ISR action before SREG save?

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using GCC, I basically want to quickly set a timer register before SREG is saved, for time critical reasons. saving SREG is taking 12 cycles at the beginning of the ISR, and I need to set my timer register in less than 8 cycles.

I also need to do other things in the interrupt before leaving it, but I need to get timer register set asap. the kicker is I'd like to be able to do this in C, and just examine the lss file to make sure it's proper, instead of mixing asm and C, if possible.

naked ISR should do the trick, but im not sure which asm opcodes will affect SREG, and which are safe to use in this situation, I'm sure this has been done countless times before. can anyone point me to an example such a trick? ...also is their a clever table which tells what opcodes affect SREG?

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Quote:

but im not sure which asm opcodes

Didn't Atmel publish an opcode manual for exactly this purpose?

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Quote:

...also is their a clever table which tells what opcodes affect SREG?

The application note "AVR Instruction Set"?

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oh your right, been over a year since I had to do asm, and I should have just looked at the chart, lol...

//2nd question, how to store SREG similar to how GCC does it, if I declare ISR naked, and use C?

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I assume this will work fine....


register U8 g_var asm("r2"); 

ISR(MY_ISR_NAME, ISR_NAKED)
{
	WHATEVER_REGISTER = g_var; //do this now!
	
	U8 sreg = SREG;
	
	//do other work...
	
	SREG = sreg;
	
	reti();
}
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12oclocker wrote:
...//2nd question, how to store SREG similar to how GCC does it, if I declare ISR naked, and use C?
I'd use a GPIOR.

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i just realized I will mess my stack up with that example, if my other work needs to load stuff from SRAM, humm

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Why not just do what avr-gcc does..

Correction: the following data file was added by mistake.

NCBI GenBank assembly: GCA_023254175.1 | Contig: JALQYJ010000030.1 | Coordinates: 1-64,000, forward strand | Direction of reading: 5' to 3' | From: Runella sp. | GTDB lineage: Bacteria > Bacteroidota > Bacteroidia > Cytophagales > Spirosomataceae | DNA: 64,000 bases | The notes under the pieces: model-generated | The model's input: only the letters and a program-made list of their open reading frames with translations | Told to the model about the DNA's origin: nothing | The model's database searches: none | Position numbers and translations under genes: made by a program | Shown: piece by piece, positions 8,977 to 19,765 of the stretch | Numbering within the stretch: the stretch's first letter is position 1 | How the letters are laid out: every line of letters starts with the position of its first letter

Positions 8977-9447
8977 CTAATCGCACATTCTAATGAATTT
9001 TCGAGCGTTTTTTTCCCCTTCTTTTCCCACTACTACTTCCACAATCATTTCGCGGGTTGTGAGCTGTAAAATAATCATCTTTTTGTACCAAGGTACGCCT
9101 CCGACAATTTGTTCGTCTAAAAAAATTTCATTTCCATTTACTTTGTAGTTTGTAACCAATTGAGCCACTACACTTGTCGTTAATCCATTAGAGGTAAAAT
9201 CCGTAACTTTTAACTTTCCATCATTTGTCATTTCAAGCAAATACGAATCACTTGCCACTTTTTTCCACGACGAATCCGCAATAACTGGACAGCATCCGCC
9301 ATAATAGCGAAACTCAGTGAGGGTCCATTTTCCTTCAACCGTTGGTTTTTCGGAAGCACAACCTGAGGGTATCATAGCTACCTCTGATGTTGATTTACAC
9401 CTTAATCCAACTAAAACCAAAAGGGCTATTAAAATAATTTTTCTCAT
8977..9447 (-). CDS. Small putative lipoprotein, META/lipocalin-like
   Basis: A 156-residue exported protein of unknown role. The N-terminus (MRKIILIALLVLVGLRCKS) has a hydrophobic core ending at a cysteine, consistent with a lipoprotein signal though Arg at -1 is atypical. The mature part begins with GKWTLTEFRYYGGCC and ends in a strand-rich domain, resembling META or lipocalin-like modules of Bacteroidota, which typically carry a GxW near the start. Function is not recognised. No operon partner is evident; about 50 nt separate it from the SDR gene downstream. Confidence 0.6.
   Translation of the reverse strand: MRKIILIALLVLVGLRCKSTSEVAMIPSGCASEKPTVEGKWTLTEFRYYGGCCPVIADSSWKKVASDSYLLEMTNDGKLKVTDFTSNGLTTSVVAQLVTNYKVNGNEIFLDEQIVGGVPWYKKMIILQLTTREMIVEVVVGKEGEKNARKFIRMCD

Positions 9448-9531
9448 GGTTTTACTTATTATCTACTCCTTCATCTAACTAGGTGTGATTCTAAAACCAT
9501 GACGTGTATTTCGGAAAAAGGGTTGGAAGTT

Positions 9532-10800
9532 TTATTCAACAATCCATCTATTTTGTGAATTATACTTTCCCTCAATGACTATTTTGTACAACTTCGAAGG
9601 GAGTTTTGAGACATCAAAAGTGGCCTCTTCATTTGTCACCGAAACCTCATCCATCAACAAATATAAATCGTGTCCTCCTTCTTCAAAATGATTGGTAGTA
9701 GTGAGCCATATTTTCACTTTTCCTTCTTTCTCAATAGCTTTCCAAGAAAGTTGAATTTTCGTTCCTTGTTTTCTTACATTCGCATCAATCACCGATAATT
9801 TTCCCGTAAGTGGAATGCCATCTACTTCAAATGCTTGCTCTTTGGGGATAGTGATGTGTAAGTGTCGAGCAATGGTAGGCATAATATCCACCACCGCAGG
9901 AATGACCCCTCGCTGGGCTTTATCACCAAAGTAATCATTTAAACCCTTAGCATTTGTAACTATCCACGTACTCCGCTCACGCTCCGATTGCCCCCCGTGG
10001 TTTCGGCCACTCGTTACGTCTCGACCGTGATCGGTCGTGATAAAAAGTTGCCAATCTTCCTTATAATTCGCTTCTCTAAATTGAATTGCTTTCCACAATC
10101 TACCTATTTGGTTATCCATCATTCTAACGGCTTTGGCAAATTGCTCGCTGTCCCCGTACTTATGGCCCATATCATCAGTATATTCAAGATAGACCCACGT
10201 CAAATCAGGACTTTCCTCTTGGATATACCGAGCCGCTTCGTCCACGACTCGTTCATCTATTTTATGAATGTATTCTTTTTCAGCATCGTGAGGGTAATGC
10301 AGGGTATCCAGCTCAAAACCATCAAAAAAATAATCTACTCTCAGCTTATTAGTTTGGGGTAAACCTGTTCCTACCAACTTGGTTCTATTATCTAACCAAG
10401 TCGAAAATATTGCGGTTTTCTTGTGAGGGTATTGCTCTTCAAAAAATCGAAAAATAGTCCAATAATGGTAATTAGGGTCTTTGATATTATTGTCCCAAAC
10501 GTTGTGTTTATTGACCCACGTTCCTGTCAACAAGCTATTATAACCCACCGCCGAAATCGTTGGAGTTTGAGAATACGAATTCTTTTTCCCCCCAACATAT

__vector_1:
//==> ISR(INT0_vect){
	push r1	 ; 
	push r0	 ; 
	in r0,__SREG__	 ; ,
	push r0	 ; 
	clr __zero_reg__	 ; 
/* prologue: Signal */
/* frame size = 0 */
/* stack size = 3 */
.L__stack_usage = 3
/* epilogue start */
//==> }
	pop r0	 ; 
	out __SREG__,r0	 ; ,
	pop r0	 ; 
	pop r1	 ; 
	reti

You simply want to get in "before" this standard prologue/epiloge. So something like:

ISR(INT0_vect, ISR_NAKED) {
	// start by setting timer register at 0x37 to 123
	asm("  push r16 \n\t\
	ldi r16, 123 \n\t\
	out 0x37, r16 \n\t\
	pop r16");

	// continue with normal prologue
	asm("  push r1	 \n\t\
	push r0	 \n\t\
	in r0,__SREG__	 \n\t\
	push r0	 \n\t\
	clr __zero_reg__ ");

	// do other stuff - add PUSH/POP for anything used

	// end with normal epilogue
	asm("  pop r0	 \n\t\
	out __SREG__,r0	 \n\t\
	pop r0	 \n\t\
	pop r1	\n\t\
	reti");
}

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thanks, that is a good idea, It would be nice to be able to get around the assembly code, and just insert something before the ISR takes off, like an ISR pre code area, that would be a cool thing to have

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Personally I'd just put the ISR in a .S file and be done with it. The whole idea of ISRs is that they are supposed to be fast and compact so I doubt you'd ever be writing more than say 50 lines of Asm?

BTW I'm intrigued by the whole concept here you opened by saying:

Quote:
want to quickly set a timer register before SREG is saved

What register exactly. If it's the TCNT then that sounds like you really want to be using CTC. If it's anything else such as switching it off (CS=0) then why does it matter if it's 12 cycles late? Even if it's run on a bit can't you just clear pending interrupt flags and so on to "tidy up" or are you saying that it's really going to have an effect on the hardware (like setting OC outputs as a result of COM bits) then is an ISR the best way to handle it? It always takes at least 12 cycles from the interrupting even before even the first opcode of the ISR is executed, that's just the way the AVR interrupting mechanism works.

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Why do you think it important to set a SFR quickly ?

All the same, you can just ask the Compiler to generate the ISR(). Then inspect the instructions while reading the opcode specs.

If you don't do any maths, you possibly don't ever affect SREG anyway. If you have a global sacrifice Register, you don't need to save it anyway.

However, if you say what you want to do, I suspect that there will be a better way to use the hardware.

David.

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Quote: